Thursday, March 23, 2017
Governor Terry McAuliffe today vetoed six pieces of legislation that would undermine support for Virginia’s public education system.
House Bill 1400
Governor Terry McAuliffe vetoed House Bill 1400, which would create a new executive branch agency known as the Virginia Virtual School. This entity, governed by an independent policy board, would facilitate the provision of full-time, online education programs for students throughout Virginia.
This bill is virtually identical to HB 8 (2016). The Office of the Attorney General advised that HB 8 was unconstitutional; consequently, I vetoed it.
In establishing the Virginia Virtual School outside of the jurisdiction of the Board of Education, and
Governor Terry McAuliffe today vetoed House Bill 1394, which would categorically prohibit franchisees and their employees from being considered the employees of a franchisor. As proponents of this legislation have acknowledged, franchisees and their employees are not considered employees of the franchisor in typical franchisor/franchisee relationships.
It would relieve these dominant franchisor/employers of the obligations and responsibilities an employer owes to its employees. As a result of this blanket approach, it would fall to the dominated franchisees—usually small, Virginia-based businesses—to shoulder the burdens more appropriately placed on the dominant franchisor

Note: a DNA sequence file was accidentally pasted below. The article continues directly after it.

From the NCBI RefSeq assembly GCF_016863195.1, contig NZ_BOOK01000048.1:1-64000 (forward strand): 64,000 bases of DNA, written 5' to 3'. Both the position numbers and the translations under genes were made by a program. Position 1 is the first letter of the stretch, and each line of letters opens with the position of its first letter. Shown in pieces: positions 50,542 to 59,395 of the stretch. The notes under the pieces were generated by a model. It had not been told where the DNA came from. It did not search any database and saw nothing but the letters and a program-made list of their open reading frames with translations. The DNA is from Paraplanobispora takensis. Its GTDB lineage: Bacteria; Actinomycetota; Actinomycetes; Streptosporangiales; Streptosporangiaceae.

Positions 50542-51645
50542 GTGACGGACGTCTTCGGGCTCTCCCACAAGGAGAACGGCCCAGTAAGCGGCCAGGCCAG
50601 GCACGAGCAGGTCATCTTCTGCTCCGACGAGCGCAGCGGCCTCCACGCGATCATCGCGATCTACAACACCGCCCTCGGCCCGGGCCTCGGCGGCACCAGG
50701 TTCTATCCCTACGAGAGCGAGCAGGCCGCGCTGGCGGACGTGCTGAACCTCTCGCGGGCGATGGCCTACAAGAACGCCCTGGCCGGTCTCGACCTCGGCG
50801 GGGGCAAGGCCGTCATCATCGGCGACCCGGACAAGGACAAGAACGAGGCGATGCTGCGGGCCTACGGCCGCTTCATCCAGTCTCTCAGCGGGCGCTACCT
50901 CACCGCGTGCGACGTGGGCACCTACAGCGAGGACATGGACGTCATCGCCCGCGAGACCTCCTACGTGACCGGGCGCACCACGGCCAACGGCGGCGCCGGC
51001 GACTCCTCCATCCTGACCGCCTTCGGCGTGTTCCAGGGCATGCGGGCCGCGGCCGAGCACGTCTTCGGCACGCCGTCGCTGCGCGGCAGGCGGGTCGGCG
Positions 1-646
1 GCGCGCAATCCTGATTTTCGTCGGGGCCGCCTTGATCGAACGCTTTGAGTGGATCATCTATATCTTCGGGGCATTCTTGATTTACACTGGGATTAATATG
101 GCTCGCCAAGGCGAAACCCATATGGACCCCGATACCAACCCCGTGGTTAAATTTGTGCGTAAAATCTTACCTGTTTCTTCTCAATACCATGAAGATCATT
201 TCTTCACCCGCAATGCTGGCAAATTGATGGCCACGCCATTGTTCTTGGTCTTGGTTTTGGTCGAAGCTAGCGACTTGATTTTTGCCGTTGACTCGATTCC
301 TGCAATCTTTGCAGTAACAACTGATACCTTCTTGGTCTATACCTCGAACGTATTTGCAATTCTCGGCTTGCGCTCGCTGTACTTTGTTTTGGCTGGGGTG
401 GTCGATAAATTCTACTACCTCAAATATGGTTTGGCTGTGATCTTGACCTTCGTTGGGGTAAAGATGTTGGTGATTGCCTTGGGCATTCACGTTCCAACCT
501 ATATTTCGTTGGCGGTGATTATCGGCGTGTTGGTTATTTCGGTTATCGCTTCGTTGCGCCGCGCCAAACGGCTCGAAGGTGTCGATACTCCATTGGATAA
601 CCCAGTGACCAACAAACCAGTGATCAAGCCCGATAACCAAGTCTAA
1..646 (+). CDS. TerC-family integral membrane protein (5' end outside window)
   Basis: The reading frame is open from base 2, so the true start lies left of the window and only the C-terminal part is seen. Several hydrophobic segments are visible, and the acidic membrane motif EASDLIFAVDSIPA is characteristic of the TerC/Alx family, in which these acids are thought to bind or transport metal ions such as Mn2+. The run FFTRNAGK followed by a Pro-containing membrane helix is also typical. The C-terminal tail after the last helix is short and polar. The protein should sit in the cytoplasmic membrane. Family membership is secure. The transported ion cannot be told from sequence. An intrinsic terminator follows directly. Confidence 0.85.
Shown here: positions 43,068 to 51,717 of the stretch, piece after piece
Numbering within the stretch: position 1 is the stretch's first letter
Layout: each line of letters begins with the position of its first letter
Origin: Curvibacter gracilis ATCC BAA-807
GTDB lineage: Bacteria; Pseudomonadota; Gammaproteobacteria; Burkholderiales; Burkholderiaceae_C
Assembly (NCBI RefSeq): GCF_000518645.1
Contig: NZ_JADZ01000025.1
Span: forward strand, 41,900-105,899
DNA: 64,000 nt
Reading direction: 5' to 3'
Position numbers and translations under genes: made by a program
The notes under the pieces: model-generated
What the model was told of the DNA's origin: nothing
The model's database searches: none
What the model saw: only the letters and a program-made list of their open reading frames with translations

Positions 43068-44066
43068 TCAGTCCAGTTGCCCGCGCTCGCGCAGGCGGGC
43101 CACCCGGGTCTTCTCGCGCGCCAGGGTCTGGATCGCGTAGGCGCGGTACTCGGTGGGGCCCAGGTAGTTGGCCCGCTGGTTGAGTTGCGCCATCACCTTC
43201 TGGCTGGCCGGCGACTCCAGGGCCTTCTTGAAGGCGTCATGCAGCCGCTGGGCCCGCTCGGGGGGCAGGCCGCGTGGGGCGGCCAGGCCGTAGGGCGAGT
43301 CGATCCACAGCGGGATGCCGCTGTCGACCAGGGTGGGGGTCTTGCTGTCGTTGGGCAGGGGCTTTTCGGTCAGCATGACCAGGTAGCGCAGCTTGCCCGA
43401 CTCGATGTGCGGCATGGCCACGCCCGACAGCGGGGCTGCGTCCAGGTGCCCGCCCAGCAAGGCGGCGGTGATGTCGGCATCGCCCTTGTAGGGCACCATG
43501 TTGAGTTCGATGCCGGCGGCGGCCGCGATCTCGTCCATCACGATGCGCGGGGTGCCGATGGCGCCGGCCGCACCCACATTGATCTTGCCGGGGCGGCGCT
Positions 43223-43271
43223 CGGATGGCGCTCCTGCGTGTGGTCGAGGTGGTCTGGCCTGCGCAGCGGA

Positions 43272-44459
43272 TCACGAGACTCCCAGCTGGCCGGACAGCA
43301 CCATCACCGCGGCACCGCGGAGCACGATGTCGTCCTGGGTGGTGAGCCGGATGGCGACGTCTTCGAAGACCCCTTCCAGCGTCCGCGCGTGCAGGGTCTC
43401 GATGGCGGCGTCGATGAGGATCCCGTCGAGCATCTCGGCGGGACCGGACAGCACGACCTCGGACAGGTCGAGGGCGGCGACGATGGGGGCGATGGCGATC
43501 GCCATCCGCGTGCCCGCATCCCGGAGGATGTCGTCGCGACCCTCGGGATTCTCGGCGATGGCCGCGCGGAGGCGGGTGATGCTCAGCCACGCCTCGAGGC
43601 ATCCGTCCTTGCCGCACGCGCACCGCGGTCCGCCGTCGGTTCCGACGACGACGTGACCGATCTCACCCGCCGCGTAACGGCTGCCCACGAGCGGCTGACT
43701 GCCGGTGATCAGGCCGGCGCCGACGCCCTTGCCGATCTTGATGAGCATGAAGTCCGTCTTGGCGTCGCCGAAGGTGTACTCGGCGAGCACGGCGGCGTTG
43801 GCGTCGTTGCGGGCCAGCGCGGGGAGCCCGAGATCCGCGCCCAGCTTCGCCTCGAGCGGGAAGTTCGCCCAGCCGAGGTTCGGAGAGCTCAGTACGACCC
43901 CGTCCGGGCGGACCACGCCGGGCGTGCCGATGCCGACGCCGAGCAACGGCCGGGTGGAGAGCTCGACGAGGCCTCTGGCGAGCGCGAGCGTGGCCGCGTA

McAuliffe also vetoed House Bill 1753, which would restrict local governments from making their own decisions about the wages that contractors pay employees.
The ability of other local governments to make this choice should be supported, not limited. Decisions regarding municipal contracts should be made by local leaders who fully understand local needs, and the needs of their workforce.
McAuliffe vetoed Senate Bill 1470 for a second time. It would reinstate the coal employment and production incentive tax credit and extend the coalfield enhancement tax credit without meaningful reforms. JLARC found that the decline of coal production and employment was the same or even faster than was predicted before the credits were created
From 1988 until 2016, coal mine operators, electricity generators, and other coal-related companies have claimed over $637 million in tax credits. However, during the same period, the number of coal miners in Virginia has declined from 11,106 to 2,483. It would be unwise to spend additional taxpayer dollars on a tax credit that has fallen so short of its intended effectiveness.
Posted By Valerie Garner
Categories: Politics, State Politics
Tags: governor, McAuliffe, veto